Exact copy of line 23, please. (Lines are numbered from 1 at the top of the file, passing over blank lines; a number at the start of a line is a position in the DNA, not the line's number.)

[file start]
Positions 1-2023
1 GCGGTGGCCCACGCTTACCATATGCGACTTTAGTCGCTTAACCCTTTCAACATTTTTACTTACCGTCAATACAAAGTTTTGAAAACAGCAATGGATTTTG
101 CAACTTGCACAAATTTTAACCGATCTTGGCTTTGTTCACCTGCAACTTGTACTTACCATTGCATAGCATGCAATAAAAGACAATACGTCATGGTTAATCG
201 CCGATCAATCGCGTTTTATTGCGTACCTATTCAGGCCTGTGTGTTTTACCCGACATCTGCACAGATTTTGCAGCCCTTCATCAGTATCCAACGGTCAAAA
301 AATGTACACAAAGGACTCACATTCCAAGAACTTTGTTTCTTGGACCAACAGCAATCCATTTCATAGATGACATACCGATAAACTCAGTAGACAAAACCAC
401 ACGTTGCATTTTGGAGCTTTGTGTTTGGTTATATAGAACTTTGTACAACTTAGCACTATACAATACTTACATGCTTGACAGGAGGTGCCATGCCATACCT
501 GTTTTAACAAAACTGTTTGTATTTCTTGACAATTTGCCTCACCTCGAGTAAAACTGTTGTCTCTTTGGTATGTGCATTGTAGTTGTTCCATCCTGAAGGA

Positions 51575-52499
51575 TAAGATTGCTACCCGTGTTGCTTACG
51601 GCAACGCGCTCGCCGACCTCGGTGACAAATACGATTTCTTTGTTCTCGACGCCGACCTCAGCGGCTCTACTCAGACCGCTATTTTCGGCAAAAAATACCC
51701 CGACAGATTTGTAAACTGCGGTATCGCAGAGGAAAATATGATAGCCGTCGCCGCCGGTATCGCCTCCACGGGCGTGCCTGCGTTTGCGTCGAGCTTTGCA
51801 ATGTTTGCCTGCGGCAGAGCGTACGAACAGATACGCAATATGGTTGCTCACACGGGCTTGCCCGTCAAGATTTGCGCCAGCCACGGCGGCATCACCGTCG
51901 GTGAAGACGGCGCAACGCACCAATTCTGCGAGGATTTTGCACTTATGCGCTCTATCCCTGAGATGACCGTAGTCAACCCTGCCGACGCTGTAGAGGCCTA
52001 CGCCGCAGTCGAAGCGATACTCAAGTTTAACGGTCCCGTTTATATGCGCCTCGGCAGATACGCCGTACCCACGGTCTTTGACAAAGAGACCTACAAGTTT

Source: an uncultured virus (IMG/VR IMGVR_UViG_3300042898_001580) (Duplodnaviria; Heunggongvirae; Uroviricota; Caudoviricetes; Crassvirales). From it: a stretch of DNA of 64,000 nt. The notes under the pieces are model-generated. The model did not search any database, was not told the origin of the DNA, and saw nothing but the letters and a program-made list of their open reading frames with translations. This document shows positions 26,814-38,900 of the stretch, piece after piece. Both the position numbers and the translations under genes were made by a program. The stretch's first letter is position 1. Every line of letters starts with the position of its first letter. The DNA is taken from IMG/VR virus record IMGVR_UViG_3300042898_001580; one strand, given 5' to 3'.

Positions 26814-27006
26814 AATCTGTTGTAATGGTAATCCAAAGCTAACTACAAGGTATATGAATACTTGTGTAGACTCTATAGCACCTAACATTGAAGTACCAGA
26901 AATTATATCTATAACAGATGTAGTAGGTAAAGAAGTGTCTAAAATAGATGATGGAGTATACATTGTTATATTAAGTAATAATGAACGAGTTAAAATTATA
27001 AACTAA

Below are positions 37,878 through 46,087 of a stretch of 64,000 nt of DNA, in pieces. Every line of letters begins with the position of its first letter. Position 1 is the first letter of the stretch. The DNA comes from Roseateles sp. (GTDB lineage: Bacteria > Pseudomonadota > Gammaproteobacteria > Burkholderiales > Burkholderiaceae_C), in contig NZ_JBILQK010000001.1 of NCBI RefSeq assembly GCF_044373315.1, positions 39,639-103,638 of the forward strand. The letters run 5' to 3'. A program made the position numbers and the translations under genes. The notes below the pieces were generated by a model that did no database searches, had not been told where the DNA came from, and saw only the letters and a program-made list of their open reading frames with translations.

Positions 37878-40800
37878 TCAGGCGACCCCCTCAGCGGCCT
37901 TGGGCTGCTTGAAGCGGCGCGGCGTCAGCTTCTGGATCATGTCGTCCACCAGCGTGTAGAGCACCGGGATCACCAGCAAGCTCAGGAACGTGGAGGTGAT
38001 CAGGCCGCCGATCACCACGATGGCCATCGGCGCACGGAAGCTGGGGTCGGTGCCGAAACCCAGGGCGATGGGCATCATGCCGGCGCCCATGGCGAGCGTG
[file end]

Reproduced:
37901 TGGGCTGCTTGAAGCGGCGCGGCGTCAGCTTCTGGATCATGTCGTCCACCAGCGTGTAGAGCACCGGGATCACCAGCAAGCTCAGGAACGTGGAGGTGAT